Inclusion criteria for participants
To be eligible to participate in the study, individuals had to a) be currently working in HR and b) regularly make career decisions such as assessment or employment about employees.
We prepared 12 portrait photographs to be used in a computer-based experimental paradigm. The photographed individuals were aged 40 to 50 and had a higher education. To avoid effects of salience, we included gender and ethnicity as two other dimensions besides body weight into the stimulus material. Gender distribution was equal. Two male and two female individuals were obese (average BMI of 37.9 kg/m²) and the other individuals were normal-weight (average BMI of 22.4 kg/m²). Of the normal-weight individuals, two males and two females had immigrant backgrounds and were identifiable as ethnic minorities.
All individuals were photographed frontally displaying the face and the upper torso, and wore a white T-shirt. This was to standardize the photographs as much as possible.
We developed a computer-based experimental paradigm that randomly presented the standardized stimuli and assessed processing times (http://www.personalunitue.de/index.php?show=init&rec=y). For validation purposes, we conducted a pilot study with 30 HR professionals recruited from different companies.
Depending on the task, photographs were either presented separately or six simultaneously on a computer screen (see next paragraph on tasks and measures). The computer program randomized photograph selection and display position. Lastly, the paradigm assessed the study participant’s socio-demographic information.
Tasks and measures
We designed three tasks that were intended to cover a broad range of work-related issues since work place stigmatization has been reported to affect nearly every area of employment . These tasks included judgments related to employment access, work-related prestige and career achievement.
Allocating one out of six professions to a photographed individual: Study participants were asked to allocate one out of six predefined professions to the presented individual. The exact instructions read as follows: “Please allocate the following presented individuals to one of the designated professions. It is possible to allot multiple individuals to the same profession.” Photographs were presented separately. We predefined two professions as high prestige (medical doctor and architect), two as medium prestige (optician and retailer) and two as low prestige (usher and cleaner) according to the Standard International Occupational Prestige Scale (SIOPS) .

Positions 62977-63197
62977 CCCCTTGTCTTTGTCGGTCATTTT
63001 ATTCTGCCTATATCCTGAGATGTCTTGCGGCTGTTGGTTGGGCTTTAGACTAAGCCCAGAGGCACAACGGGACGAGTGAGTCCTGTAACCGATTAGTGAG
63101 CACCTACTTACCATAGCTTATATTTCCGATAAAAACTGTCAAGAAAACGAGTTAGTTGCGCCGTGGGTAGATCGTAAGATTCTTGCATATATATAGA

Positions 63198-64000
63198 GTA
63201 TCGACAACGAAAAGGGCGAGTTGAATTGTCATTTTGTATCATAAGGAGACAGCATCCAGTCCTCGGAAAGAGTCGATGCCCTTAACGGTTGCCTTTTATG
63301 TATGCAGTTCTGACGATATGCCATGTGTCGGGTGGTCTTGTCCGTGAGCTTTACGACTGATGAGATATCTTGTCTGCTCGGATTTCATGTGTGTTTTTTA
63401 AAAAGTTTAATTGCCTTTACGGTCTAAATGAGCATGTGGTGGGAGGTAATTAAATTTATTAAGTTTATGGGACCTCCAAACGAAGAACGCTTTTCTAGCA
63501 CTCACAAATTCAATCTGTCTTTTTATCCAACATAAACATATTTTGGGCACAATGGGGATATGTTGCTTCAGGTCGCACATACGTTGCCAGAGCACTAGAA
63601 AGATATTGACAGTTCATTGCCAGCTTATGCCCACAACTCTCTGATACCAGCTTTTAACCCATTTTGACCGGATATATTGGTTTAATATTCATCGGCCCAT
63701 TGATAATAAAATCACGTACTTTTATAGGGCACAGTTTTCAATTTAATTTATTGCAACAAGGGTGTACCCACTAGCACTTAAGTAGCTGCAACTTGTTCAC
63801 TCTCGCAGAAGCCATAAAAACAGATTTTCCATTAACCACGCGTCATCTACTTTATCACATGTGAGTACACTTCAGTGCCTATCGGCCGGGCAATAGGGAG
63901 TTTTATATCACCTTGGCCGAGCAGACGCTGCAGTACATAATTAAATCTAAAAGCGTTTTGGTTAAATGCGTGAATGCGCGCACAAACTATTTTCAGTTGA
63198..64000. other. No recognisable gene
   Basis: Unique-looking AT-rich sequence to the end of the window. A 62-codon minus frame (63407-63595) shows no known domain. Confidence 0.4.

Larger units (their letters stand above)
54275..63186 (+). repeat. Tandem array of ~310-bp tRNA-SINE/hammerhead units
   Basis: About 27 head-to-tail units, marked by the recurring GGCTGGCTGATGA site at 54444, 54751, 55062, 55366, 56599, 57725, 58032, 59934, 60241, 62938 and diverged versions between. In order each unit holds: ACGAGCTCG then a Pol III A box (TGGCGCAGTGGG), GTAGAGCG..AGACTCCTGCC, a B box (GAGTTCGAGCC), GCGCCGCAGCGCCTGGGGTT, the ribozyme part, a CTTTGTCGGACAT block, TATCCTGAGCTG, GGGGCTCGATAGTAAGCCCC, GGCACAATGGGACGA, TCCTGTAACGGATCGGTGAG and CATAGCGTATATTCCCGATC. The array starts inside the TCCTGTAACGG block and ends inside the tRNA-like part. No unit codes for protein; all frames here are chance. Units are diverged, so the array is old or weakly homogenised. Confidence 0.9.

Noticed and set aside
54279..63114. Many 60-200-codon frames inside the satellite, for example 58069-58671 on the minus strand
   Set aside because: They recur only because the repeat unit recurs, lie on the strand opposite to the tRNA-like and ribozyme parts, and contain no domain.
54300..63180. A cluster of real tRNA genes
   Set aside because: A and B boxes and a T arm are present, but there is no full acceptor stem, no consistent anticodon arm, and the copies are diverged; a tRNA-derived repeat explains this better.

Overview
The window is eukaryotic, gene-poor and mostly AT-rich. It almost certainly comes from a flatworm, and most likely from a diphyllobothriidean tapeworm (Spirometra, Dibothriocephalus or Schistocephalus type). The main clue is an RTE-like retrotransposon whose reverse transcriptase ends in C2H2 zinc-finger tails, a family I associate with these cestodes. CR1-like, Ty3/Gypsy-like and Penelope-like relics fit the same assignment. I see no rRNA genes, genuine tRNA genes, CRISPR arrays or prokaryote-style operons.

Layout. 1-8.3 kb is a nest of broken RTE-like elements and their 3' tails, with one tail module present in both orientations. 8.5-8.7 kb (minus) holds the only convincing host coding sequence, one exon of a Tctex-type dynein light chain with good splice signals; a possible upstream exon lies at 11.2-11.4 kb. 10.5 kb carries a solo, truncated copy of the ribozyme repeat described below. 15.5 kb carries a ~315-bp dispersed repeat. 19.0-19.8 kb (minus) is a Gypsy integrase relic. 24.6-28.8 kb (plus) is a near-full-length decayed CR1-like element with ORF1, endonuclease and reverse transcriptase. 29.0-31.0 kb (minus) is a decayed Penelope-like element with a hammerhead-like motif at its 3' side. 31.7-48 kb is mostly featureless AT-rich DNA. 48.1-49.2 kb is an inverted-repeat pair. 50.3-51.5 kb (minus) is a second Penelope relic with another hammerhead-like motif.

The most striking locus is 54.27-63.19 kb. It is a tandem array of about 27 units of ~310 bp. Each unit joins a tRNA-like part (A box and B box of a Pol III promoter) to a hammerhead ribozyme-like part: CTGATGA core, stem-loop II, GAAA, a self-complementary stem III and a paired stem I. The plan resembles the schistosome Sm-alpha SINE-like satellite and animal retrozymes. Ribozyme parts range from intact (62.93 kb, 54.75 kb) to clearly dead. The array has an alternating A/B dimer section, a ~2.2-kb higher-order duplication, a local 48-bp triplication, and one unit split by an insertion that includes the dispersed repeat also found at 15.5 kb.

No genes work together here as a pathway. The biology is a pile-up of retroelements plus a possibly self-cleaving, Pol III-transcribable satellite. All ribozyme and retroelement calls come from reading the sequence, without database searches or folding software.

Disqualifying one out of six individuals from being hired: Study participants were asked to disqualify one out of six displayed individuals. The exact instructions read as follows: “Very often, the first impression a hiring manager receives from a job application photo influences his or her choice of job applicant. Which of the following presented individuals would you by no means hire? Please indicate your choice by clicking on the respective photograph.” Six photographs were presented simultaneously, displaying a non-ethnic normal-weight female and male, an ethnic normal-weight female and male and an obese female and male.
Nominating three out of six job candidates to a supervisory position: Study participants were asked to nominate three out of six displayed equally qualified individuals they considered to be short listed for a supervisor position. The exact instruction read as follows: “The following presented individuals applied for a supervisory position within a company in March 2008. Generally, all applicants were well suited for the job. Which three applicants do you think were short listed for the position? Please indicate your choice by clicking on the respective photograph.” Six photographs were presented simultaneously, displaying a non-ethnic normal-weight female and male, an ethnic normal-weight female and male and an obese female and male. The fictional supervisor position represented high occupational achievement and prestige.